“The poetry represents a cultural statement from the time, but it is also trying to be timeless,” he adds. “Each poem was trying to say something about its topic for eternity. The fact that we are still reading them today, and finding new things to say about them, is a token of their success.”

Inset image: Wine jar made in Athens around 535 BC. © The Trustees of the British Museum.

Examples of Epics in Literature

Epic literature comes from the oral traditions of ancient civilizations. Epic poems have been created throughout history, up to the present day. Epic poems are included in all three genres of poetry, which include lyric, dramatic, and narrative.

Epic literature belongs to the narrative genre of poetry. A narrative poem will tell a story of societies and heroes. The subject matter includes topics of human interest. Ballads are narrative poems, as well as epics.

Well-known ballads are:

  • “Once upon a midnight dreary, while I pondered weak and weary,/Over many a quaint and curious volume of forgotten lore,/While I nodded, nearly napping, suddenly there came a tapping,/As of some one gently rapping, rapping at my chamber door./'Tis some visitor,' I muttered, tapping at my chamber door – Only this, and nothing more.'” “The Raven” by Edgar Allan Poe
  • The COOK of Londoun, whil the Reve spak,/For joye him thoughte, he clawed him on the bak./”Ha! ha!” quod he, “for Criste passioun,/This miller hadde a sharp conclusioun/Upon his argument of herbergage./Wel seyde Salomon in his langage,/`Ne bryng nat every man into thyn hous,'/For herberwynge by nyghte is perilous./Wel oghte a man avysed for to be,/Whom that be broghte into his pryvetee./I pray to God so yeve me sorwe and care,/If evere sitthe I highte Hogge of Ware,/Herde I a millere bettre yset awerk./He hadde a jape of malice in the derk./But God forbede that we stynte heere,/And therfore, if ye vouche-sauf to heere/A tale of me that am a povre man,/I wol yow telle, as wel as evere I kan,/A litel jape that fil in oure citee.” “The Canterbury Tales” by Geoffrey Chaucer
  • “By the shore of Gitchie Gumee,/By the shining Big-Sea-Water,/At the doorway of his wigwam,/In the pleasant Summer morning,/Hiawatha stood and waited.” “Hiawatha” by Henry Wadsworth Longfellow
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10 of the Best Epic Poems Everyone Should Read

Are these the best epic poems? Selected by Dr Oliver Tearle

Epic poetry has been a part of literature from the beginning, as the following selection of ten of the greatest epic poems demonstrate. Spanning nearly four millennia, each of these classic works of epic poetry tell us something about the human condition, the struggle to overcome the dark forces of the world, and the nature of heroism.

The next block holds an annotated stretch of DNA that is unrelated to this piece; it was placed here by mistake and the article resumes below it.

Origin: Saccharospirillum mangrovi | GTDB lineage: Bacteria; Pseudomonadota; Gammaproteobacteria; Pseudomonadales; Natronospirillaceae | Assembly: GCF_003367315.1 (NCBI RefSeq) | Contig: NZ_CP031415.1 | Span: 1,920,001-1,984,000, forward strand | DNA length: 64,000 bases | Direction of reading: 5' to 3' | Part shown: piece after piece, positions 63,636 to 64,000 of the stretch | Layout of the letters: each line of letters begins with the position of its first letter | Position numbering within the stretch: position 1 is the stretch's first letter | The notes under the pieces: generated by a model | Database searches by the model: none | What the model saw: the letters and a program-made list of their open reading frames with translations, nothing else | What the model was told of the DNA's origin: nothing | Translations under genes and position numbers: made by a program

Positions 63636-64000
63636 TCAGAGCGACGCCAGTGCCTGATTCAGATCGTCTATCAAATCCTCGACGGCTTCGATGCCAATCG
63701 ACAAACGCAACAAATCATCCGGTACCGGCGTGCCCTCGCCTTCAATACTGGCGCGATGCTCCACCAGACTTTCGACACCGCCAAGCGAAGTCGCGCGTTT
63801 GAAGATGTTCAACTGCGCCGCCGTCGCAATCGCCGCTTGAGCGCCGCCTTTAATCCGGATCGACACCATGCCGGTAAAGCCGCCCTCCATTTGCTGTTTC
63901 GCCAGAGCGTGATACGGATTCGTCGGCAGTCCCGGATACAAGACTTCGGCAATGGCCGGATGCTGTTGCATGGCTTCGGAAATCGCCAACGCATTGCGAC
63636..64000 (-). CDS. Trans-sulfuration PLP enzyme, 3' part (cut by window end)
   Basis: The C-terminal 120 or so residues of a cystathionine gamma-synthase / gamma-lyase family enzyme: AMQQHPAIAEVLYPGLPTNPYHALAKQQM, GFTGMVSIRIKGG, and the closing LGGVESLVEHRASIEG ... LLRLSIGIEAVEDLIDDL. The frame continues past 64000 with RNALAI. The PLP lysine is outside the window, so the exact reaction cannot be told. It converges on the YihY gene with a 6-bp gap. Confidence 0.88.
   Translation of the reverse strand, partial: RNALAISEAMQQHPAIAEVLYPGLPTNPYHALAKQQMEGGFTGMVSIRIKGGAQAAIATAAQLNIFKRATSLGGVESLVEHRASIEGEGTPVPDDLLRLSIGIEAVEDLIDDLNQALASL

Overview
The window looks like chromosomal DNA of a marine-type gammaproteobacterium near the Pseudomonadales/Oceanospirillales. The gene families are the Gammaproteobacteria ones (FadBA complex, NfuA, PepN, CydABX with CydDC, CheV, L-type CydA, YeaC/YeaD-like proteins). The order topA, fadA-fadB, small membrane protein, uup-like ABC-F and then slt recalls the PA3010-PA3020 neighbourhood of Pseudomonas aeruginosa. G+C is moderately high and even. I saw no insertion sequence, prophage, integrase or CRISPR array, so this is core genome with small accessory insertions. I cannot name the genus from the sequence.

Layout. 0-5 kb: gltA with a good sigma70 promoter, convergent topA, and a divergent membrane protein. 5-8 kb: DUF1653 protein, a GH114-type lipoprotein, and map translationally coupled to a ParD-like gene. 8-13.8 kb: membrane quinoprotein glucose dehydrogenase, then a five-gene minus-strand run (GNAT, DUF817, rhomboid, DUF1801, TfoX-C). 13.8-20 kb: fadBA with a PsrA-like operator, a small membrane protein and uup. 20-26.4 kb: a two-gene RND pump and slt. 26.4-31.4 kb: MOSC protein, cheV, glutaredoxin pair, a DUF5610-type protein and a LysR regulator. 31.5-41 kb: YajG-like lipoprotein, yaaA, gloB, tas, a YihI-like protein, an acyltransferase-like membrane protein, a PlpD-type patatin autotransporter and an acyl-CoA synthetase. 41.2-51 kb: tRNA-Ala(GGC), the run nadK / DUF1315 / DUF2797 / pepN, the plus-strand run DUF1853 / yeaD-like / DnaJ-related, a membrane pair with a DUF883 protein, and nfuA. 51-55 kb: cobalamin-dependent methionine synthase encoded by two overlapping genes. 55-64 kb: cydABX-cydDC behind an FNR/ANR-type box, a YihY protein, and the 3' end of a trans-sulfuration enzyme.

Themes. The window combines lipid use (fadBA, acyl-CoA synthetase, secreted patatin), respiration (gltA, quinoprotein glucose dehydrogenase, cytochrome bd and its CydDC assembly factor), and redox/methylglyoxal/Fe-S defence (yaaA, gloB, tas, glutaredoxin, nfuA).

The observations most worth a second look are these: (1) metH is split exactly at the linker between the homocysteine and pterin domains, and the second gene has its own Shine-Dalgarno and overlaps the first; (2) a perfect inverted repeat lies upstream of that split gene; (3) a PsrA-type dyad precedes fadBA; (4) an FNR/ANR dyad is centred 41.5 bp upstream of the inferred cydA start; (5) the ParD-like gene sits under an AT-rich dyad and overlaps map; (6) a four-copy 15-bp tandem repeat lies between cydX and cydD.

Anonymous, Epic of Gilgamesh. Often referred to as the earliest great work of literature that has survived into the modern age, the Epic of Gilgamesh dates from nearly 4,000 years ago and nearly a whole millennium before Homer (see below).

It was composed in ancient Mesopotamia (modern-day Iraq) and contains many of the features we encounter in later great epic poems: the quest motif (in the second half of the narrative, the hero, King Gilgamesh, goes in search of eternal life), what Christopher Booker calls the ‘overcoming the monster’ motif (Gilgamesh and his companion, the wild man named Enkidu, face down several beasts), and divine intervention in human affairs. We recommend this edition: The Epic of Gilgamesh (Penguin Classics)

Homer, The Iliad. The first great epic poem in Western literature, the Iliad concerns the Trojan War between the Greeks (although they’re not referred to as such) and the Trojans, following the abduction of Helen of Troy by the Trojan prince Paris. (‘Ilium’ is another name for Troy.

) Surprisingly, a number of the most famous incidents from the myth of the Trojan War don’t appear in Homer’s poem: there’s no Trojan Horse, and Achilles’ heel isn’t the only vulnerable part of his body (at one point he’s wounded in the elbow).

And the whole of the Iliad covers only a few weeks in the final stage of the war – and twenty-two of the twenty-four books which make up the poem cover the events of just a few days.

This allows Homer to focus in detail on the individual characters in the war, from Achilles to Ajax, Agamemnon to Hector, Helen to Menelaus. We recommend this edition: Penguin Classics Homer The Iliad

Homer, The Odyssey. The character of Odysseus, or Ulysses in his Roman incarnation, looms large in modern literature: Tennyson wrote a dramatic monologue about his twilight years, while James Joyce used the narrative structure of the Odyssey as the rough basis for his modernist novel Ulysses (1922), which covers the events of one day in Dublin in 1904.

The thing which makes Odysseus such a distinctive character, and the Odyssey such fun to read, is his cunning: known as the ‘man of many wiles’, he outwits the Cyclops Polyphemus, finds a way of hearing the Sirens’ song and living to tell the tale, and manages to make his way home to his wife, Penelope, on Ithaca. One of the first, and greatest, epic poems in all of Western literature. We recommend this edition: The Odyssey (Oxford World’s Classics)

Apollonius of Rhodes, The Argonautica.

Something of a ‘wild card’ in this list of the greatest epic poems, The Argonautica – sometimes known as ‘The Voyage of Argo’ or ‘Jason and the Argonauts’ – tells of Jason’s quest to find the Golden Fleece, as well as his complicated relationship with his wife, Medea.

The romantic plot of this epic, written around the time of Alexander the Great, is credited with moving the epic poem in new directions, and inspired the love story of the next great epic on our list. We recommend this edition: The Voyage of Argo

Virgil, The Aeneid.